How Soon Is Too Soon for Revision THA to Treat Instability?
Dr. Nathanael Heckmann and Dr. Craig Della Valle answer ICJR’s questions about their study that investigated whether the amount of time between the index total hip arthroplasty and a revision procedure for instability is associated with an increased risk of complications.
ICJR: What question did you and your co-authors want to answer with this study?
Craig J. Della Valle, MD: Several recent studies have identified a higher complication rate among total hip arthroplasty (THA) patients who undergo revision surgery shortly after their index procedure. Our group wanted to expand on the existing data with regard to 2 main points:
- First, we wanted to investigate the time interval between the index procedure and revision surgery with more granularity, with the goal of identifying a time point at which the risk of revision decreases.
- Second, we wanted to examine a group of revision THA patients for whom revision surgery may reasonably be delayed, as this would allow our findings to provide actionable recommendations to the arthroplasty community.
For those reasons, we chose an instability cohort. Instability is one of the most common reasons for revision THA, which would give us the highest likelihood of being able to power a study to provide granularity by month. A subset of early revisions in these patients could reasonably be delayed, which would allow our findings to be translatable to the revision surgeon’s practice.
What did you conclude about the timing of revision THA for instability?
Dr. Della Valle: We found a higher rate of complications among patients undergoing revision THA for instability within 3 months of their index procedure. The most alarming finding was the 10.6% to 14.7% rate of periprosthetic joint infection (PJI) during this time period. Even after accounting for potential confounders, these patients were 1.35 to 1.84 times more likely to develop a PJI compared with patients who underwent revision surgery more than 1 year after their index procedure.
How did you reach your conclusions? What was your study cohort and what did you find with your analysis?
Nathanael D. Heckmann, MD: We identified 9298 beneficiaries in the Medicare Part A claims database who had undergone revision THA for instability between 2010 and 2017. The patients within this cohort who had revision surgery more than 1 year after the index procedure served as the baseline comparator group. We then subdivided the remaining patients into 6 early revision subgroups:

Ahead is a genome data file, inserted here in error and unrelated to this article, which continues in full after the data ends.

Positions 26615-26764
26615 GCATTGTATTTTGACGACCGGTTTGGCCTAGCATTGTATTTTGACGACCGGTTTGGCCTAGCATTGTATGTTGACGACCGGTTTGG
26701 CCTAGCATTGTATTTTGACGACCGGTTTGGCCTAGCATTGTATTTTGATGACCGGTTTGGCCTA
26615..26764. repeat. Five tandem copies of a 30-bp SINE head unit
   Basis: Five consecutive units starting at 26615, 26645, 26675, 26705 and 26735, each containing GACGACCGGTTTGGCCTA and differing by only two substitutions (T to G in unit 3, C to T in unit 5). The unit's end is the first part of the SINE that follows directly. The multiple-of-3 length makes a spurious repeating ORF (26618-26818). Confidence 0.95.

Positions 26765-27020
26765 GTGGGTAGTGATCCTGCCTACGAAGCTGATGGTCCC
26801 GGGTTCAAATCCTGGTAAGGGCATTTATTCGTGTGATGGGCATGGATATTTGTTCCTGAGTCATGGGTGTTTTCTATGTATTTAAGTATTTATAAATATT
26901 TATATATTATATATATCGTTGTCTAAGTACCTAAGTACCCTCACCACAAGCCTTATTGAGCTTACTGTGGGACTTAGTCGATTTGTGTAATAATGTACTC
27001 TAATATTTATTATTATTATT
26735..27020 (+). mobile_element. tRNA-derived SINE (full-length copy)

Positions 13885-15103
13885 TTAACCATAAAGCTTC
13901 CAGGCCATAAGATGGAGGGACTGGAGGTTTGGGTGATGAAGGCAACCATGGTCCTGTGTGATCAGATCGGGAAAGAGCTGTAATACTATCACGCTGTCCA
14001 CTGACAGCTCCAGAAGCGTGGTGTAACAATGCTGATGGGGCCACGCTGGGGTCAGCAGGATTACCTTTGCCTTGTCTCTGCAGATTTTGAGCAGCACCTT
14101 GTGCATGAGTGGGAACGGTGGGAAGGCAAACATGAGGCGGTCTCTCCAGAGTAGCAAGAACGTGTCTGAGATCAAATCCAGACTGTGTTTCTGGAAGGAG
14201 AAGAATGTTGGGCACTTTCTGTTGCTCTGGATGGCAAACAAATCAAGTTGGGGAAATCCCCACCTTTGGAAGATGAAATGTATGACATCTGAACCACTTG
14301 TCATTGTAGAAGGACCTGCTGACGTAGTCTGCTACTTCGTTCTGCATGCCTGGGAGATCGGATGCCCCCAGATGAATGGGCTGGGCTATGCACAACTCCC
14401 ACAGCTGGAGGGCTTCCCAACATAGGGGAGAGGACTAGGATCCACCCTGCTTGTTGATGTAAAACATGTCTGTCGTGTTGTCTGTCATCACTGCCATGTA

- Less than 1 month
- 1 to 2 months
- 2 to 3 months
- 3 to 6 months
- 6 to 9 months
- 9 to 12 months
The PJI rate was 6.9% for patients who underwent revision THA for instability more than 1 year after the index procedure. Compared with this rate, we observed a statistically significant increase in the PJI rate for the first 3 subgroups:
- 14.7% for revision less than a month after the index procedure
- 12.7% for revision at 1 to 2 months after the index procedure
- 10.6% for revision at 2 to 3 months after the index procedure
Statistical significance persisted even after accounting for potential confounders.
Why is this significant for clinical practice?
Dr. Heckmann: Our data suggest that when performed within 3 months of the index surgery, early THA revisions for instability are associated with increased rates of subsequent PJI. Although our study does not allow us to make any causal claims, this association is alarming and has led us to recommend delaying early revisions for instability when feasible.
Our data add to a larger body of work that has found higher rates of infectious complications among patients undergoing revision total joint arthroplasty for other indications.
Heckmann ND, Yang J, Ong K, Lau E, Fuller BC, Bohl DD, Della Valle CJ. Revision surgery for instability following total hip arthroplasty: does timing matter? (Paper 766). Presented at the 2021 Annual Meeting of the American Academy of Orthopaedic Surgeons, August 31-September 3, San Diego, California.
Heckmann ND, Yang J, Ong KL, Lau EC, Fuller BC, Bohl DD, Della Valle CJ. Revision surgery for instability after total hip arthroplasty: does timing matter? J Arthroplasty. 2021 May;36(5):1779-1783.e2. doi: 10.1016/j.arth.2020.12.035. Epub 2020 Dec 29.
About the Experts
Nathanael D. Heckmann, MD, is an Assistant Professor in the Department of Orthopaedic Surgery, Adult Reconstruction Division, at the Keck School of Medicine, University of Southern California, Los Angeles.
Craig J. Della Valle, MD, is Chief of Adult Reconstruction at Midwest Orthopaedics at Rush, Chicago, Illinois.
Disclosures: Dr. Heckmann has disclosed that he is a paid consultant for and has stock or stock options in Intellijoint Surgical and that he is a paid consultant for MicroPort Orthopedics. Dr. Della Valle has disclosed that he has stock or stock options in Navbit, Orthophor and Surgiphor, and Parvizi Surgical Innovations; that he receives royalties from, is a paid consultant for, and receives research support from Smith & Nephew and Zimmer Biomet; that he is a paid consultant for Cardinal Health and DePuy Synthes; and that he receives research support from Stryker.